State and local governments, National Sheriffs' Association, National Association of Realtors and more are fighting for the SALT deduction
Calling a proposal to eliminate the state and local tax deduction (SALT) in the federal tax code, “a $1.3 trillion federal money grab,” NACo and coalition partners in Americans Against Double Taxation stepped up their campaign to preserve the deduction as Congressional leaders and the administration seek to drop it in their proposed revision of the code, released Sept. 27 and dubbed “Unified Framework for Fixing Our Broken Tax Code.”
Although the SALT deduction remains at risk, the framework does preserve the tax-exempt status of municipal bonds, another objective of the coalition.
“We are pleased to see the preservation of tax-exempt municipal bonds, a key financing tool counties and states leverage to build roads, schools, hospitals and other public facilities,” NACo Executive Director Matt Chase said.
Americans Against Double Taxation mobilized ahead of the Sept. 27 release of details about the Congressional reform package.
“The elimination of the SALT deduction would hurt our residents, especially middle class homeowners, with a triple whammy of higher federal taxes, declines in property values and threats to essential state and local services, like K-12 schools, public safety and infrastructure improvements,” NACo First Vice President Greg Cox said during a Sept. 21 coalition media call.
Call your representative now and urge them to support both the SALT deduction and tax-exempt municipal bonds during this meeting, especially if they are on the House Ways and Means Committee.
“This is not a partisan issue, this about helping everyday Americans make ends meet. This is about allowing state and communities solve state and local problems.”
The coalition includes 21 members representing levels of state and local governments, school boards and education associations and the National Association of Realtors, the National Sheriffs’ Association and the International Association of Fire Fighters. Organizations representing the same sectors successfully fought for the SALT deduction during the debate over the Tax Reform Act of 1986.
The coalition is fighting attempts to portray this as a benefit to the wealthy or a subsidy for state and local governments.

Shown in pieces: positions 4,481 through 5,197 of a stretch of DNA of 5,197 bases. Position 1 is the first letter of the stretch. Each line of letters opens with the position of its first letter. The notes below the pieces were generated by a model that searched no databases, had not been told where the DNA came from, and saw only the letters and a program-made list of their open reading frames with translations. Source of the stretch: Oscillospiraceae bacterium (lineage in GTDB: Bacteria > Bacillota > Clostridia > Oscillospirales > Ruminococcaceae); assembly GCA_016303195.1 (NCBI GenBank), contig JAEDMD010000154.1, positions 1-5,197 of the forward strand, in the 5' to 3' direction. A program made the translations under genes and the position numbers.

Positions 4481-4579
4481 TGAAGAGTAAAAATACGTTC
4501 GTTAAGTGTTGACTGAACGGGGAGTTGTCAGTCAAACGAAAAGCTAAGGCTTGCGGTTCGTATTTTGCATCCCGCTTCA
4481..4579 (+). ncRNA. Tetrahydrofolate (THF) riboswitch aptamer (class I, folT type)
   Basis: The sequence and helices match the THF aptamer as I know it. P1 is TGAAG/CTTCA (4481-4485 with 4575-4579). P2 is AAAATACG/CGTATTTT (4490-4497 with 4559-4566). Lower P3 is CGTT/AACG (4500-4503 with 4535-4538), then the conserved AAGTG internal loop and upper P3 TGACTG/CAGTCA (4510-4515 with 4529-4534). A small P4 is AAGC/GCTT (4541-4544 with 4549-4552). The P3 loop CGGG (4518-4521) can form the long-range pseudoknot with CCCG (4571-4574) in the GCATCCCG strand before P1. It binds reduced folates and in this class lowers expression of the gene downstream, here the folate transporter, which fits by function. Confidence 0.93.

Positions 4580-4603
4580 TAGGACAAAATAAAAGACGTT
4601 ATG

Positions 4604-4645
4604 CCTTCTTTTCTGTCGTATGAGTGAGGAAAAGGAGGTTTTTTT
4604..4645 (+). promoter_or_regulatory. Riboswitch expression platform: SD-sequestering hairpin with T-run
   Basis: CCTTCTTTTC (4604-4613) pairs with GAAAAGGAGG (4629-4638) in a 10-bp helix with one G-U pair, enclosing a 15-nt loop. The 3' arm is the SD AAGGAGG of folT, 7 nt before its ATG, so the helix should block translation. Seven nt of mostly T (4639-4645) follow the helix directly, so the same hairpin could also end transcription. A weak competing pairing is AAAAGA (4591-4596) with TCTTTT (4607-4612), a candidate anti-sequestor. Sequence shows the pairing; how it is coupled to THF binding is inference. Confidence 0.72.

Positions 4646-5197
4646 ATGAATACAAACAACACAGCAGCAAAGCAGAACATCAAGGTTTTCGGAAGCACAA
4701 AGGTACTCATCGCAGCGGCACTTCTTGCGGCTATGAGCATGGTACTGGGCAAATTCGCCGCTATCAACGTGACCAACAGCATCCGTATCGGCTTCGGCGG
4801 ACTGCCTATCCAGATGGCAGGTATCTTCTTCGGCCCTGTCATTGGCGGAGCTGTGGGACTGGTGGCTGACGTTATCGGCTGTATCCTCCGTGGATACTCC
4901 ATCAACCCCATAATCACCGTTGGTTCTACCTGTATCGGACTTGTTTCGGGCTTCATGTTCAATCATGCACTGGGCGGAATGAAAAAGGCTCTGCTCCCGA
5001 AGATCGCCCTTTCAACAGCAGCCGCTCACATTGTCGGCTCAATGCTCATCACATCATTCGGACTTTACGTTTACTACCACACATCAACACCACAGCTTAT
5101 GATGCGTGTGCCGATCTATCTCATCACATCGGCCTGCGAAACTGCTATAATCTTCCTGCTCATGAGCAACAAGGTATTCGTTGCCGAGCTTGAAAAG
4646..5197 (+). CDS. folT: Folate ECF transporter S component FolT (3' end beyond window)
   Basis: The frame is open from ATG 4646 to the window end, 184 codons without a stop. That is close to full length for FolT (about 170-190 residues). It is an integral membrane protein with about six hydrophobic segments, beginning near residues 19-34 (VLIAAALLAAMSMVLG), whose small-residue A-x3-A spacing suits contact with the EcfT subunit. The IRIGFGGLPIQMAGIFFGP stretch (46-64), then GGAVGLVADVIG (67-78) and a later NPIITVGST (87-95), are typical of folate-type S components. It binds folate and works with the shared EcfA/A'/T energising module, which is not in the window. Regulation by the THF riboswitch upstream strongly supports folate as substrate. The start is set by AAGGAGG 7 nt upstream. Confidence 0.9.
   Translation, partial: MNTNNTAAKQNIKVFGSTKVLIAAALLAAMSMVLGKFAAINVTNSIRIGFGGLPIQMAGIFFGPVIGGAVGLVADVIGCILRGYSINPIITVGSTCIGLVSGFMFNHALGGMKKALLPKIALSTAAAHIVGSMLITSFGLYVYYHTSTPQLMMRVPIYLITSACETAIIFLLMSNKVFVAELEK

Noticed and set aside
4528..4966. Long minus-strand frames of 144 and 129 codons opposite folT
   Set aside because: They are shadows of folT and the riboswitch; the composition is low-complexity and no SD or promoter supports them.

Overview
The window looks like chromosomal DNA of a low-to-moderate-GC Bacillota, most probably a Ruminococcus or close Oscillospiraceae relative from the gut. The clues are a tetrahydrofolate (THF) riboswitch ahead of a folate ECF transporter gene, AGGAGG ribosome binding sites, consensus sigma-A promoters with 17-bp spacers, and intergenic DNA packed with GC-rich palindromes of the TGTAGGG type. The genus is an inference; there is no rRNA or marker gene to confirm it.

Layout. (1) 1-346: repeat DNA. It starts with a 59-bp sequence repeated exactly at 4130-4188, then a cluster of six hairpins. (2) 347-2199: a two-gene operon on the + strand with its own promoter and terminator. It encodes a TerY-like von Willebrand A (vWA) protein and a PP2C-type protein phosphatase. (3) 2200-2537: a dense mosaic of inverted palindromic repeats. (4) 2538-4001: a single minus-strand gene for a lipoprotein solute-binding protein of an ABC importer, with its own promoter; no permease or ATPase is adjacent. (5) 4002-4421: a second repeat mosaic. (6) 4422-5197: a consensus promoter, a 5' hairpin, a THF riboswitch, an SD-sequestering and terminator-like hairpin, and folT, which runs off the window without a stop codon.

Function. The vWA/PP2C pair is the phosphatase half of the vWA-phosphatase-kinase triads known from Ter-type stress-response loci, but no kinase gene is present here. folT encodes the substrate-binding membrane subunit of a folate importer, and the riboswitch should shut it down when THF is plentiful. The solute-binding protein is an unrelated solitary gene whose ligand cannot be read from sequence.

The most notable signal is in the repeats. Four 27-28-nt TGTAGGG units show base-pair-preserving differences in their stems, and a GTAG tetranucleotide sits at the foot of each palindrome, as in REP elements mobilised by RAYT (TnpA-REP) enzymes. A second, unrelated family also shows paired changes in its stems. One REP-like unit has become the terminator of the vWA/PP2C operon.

“If this goes through, instead of allowing working families to deduct the amount they pay in state and local taxes, the federal government will basically be forcing taxpayers, who make up backbone of our community, to pay taxes a second time on the same income,” said Elizabeth Kautz, mayor of Burnsville, Minn. said at a press event announcing the coalition.
“The loss in local revenues could result in a cut in local services. It will be a further erosion of the partnership that we have offered and continued to seek. Any changes will disrupt the ability of state and local government to raise the revenue they need to support critical public services.”
Little Rock, Ark. Mayor Mark Stodola said SALT repeal would put local governments in a difficult position, not only to fund essential services but to work with citizens.
“America’s cities would face enormous pressure to lower local tax rates to offset the decision,” he said. “Federal leaders would wash their hands of the tough decisions that we on the local level…need to make in order to keep our budgets in the black.”
Of the 20 Congressional districts with the most SALT deductions in 2015, 45 percent are represented by Republicans.
“SALT knows no color, there are significant numbers of itemizers in Congressional districts across the country held by Republicans and Democrats,” said Bob Chlopak, manager of Americans Against Double Taxation. “We are looking far and wide but we believe we have a rich pool from which we are going to target and get the votes we need to make it clear that tax reform cannot be passed if repeal of SALT is part of it.”
NACo statement on the administration’s and Congress’ joint tax reform proposal
In response to the release of the congressional and administration tax reform proposal “Unified Framework for Fixing Our Broken Tax Code,” the National Association of Counties issued the following statement. NACo Executive Director Matthew Chase said:
“We are pleased to see the preservation of tax-exempt municipal bonds, a key financing tool counties and states leverage to build roads, schools, hospitals and other public facilities. However, we have major concerns with the proposal to eliminate federal deductibility of state and local taxes, or SALT.
“Counties are opposed to this $1.3 trillion federal money grab. Eliminating the SALT deduction would force undue burden upon the backs of middle-class homeowners in every state.
“Even if the standard deduction were doubled, middle-class homeowners would see their federal tax bills increase by an average of $815.
“There is a reason the SALT provision extends back to 1913, the emergency tax code in 1862 and even to our founding fathers: local communities are uniquely positioned to meet local needs. State and local taxes – the only mandatory payments that are federally deductible – allow local communities to meet local needs.
“While we share the goals of kick-starting the national economy and reducing federal deficits, the reality of this proposal doesn’t match the rhetoric. We can’t achieve these goals by forcing residents to pay taxes on their taxes.
“Counties stand ready to work with the administration and Congress to pursue common-sense tax reform that benefits all of our residents.”